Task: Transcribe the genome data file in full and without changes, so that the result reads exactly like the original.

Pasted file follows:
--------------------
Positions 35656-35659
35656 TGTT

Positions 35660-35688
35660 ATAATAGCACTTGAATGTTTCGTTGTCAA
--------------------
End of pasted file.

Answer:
Positions 35656-35659
35656 TGTT

Positions 35660-35688
35660 ATAATAGCACTTGAATGTTTCGTTGTCAA